Driving down the cost of company cars

tax laws in 2002 were widely tipped to spell the end of the company car. But
with new deals, greener wheels and poor public transport, driving is now back
in fashion.  Caroline Horn reports

the Government first announced that it would be introducing changes to the way
that company cars are taxed, many people wondered if company cars were about to
be taxed into oblivion.

Government wanted a taxation system that reflected a ‘greener’ message,
encouraging companies to use more fuel-efficient cars and to reduce mileage.
Instead of tax being based on the car model and business mileage, firms and
individuals would pay tax on the basis of carbon dioxide emissions.

the changes came into force in April 2002, many companies were already well
prepared. Andrew Cope, managing director at fleet management services company
Zenith, says: "People had researched the new tax laws and manufacturers
had started to introduce more fuel-efficient and environmentally-friendly cars,
so when the changes came in, a lot of people were ready."

Moore, sales development manager for Volvo Car Finance, says people driving
cars with carbon dioxide emissions of 215g/km or below – which is now the
majority of new cars – and who are also in the lower tax bands, will have seen
little or no change to their tax payments. The biggest tax increases affect
individuals in the higher tax bracket, who drive more business miles in cars
emitting higher concentrations of pollutants.

firms have tended to keep their company car fleets, there are a number of
options now available to drivers who have come off worst in the new tax regime.
The schemes that have emerged from car leasing firms are personal contract
purchase (PCP) schemes (also known as ‘assisted car ownership’ schemes),
whereby employees can ‘opt out’ of the company car scheme, and use a cash
allowance to pay into a personal leasing scheme.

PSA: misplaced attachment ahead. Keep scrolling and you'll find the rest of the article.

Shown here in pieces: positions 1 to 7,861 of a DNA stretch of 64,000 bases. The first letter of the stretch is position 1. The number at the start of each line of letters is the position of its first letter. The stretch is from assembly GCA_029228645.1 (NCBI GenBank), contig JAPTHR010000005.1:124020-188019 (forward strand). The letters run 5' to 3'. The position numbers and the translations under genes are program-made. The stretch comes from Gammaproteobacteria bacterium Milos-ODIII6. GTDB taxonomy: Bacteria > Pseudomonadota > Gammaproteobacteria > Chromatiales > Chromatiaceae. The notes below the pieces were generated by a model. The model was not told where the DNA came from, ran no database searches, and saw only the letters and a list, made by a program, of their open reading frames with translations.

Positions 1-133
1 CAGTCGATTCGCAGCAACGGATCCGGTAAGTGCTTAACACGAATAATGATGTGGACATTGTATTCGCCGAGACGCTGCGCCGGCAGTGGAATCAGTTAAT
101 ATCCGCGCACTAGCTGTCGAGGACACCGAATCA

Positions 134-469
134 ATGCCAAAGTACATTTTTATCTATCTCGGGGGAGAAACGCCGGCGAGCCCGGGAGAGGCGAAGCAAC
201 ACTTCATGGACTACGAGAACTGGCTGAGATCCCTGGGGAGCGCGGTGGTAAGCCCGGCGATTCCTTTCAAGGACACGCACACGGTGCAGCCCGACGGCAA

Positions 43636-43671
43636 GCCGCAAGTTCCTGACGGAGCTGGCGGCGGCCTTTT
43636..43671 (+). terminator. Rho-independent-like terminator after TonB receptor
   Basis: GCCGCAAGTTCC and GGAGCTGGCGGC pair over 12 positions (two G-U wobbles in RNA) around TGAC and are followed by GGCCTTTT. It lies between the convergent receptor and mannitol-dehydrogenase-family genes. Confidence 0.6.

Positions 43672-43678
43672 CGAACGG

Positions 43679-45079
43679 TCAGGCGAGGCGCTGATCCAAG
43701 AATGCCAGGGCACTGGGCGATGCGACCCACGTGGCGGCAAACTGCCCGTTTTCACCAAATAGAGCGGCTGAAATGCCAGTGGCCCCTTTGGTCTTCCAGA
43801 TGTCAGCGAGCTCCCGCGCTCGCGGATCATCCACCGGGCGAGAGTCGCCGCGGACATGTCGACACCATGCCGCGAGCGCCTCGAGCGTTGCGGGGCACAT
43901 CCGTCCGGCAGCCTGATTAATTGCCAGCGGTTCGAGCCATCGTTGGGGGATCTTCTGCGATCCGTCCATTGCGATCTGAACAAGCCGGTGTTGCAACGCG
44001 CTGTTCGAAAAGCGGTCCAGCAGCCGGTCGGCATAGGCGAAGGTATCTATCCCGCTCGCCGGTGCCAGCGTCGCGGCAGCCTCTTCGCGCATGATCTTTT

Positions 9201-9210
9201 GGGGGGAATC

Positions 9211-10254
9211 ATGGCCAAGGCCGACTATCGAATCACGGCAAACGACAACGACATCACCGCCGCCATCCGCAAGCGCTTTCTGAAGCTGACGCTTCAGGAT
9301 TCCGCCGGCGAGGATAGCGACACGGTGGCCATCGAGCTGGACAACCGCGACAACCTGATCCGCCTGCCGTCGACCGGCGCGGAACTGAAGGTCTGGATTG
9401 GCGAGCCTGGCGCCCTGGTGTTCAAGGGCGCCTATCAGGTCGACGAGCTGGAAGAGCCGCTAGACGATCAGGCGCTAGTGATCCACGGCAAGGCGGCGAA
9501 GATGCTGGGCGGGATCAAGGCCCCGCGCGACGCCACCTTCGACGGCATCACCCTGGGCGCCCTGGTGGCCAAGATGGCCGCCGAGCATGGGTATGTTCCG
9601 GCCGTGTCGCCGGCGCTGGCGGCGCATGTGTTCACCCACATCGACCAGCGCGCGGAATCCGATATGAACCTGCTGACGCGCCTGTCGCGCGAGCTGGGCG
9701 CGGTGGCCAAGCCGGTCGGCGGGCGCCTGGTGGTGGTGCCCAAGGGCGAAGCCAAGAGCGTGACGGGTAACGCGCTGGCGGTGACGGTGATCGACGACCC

a PCP, a car is still treated as a company car in terms of servicing and
repairs, but it is not a company car because it is in the name of the
individual. The individual makes regular payments for the car and to cover
running costs, but these can still work out cheaper than tax on a company car.

Employee Car Ownership (ECO) scheme is fairly typical. The employee takes out a
personal loan with Zenith to fund their chosen vehicle. They then pay a sum
that covers the running costs of the vehicle, which is based on the tax they
save by not having a company car. The company funds the remaining costs of the
loan repayments through a combination of tax-free reimbursement for business
mileage and a taxable car allowance. At the end of the contract term, the
employee can choose to pay a final payment and retain the vehicle, or sell it
back for a pre-determined price.

advantages of PCP schemes are reduced tax bills for the individual, and reduced
liability for the company. However, there are certain issues that companies
need to consider further, including concerns over accident claims if an
individual is hurt while driving for work. 
Some companies now offer generic insurance schemes, and insurers are
more willing to consider offering the company package to individuals.

the advantages will vary according to the type of company and driver, says
Cope. Many companies will therefore allow employees to choose whether they ‘opt
out’ via a PCP scheme, or keep the company car.

other significant change is a massive swing towards diesel cars, says Moore.
This is because diesel emits less carbon dioxide, so currently falls into the
lowest tax band of 15 per cent – although diesel also attracts a 3 per cent tax
supplement. However, as diesel creates other toxic emissions, the Government
may well increase the level of the supplement.

addition, the lowest banding of minimum emissions are due to go down next year
to 165g/km – and there will be further incremental increases until 2005, so car
drivers using diesel vehicles will not be able to avoid paying more tax on
their cars in the longer-term.

fleet operators and companies are still waiting to hear what will happen post
2005, and to find out whether the Government will hold the emission levels
agreed for 2005, or continue to push for even lower carbon dioxide emissions
through increased taxation.



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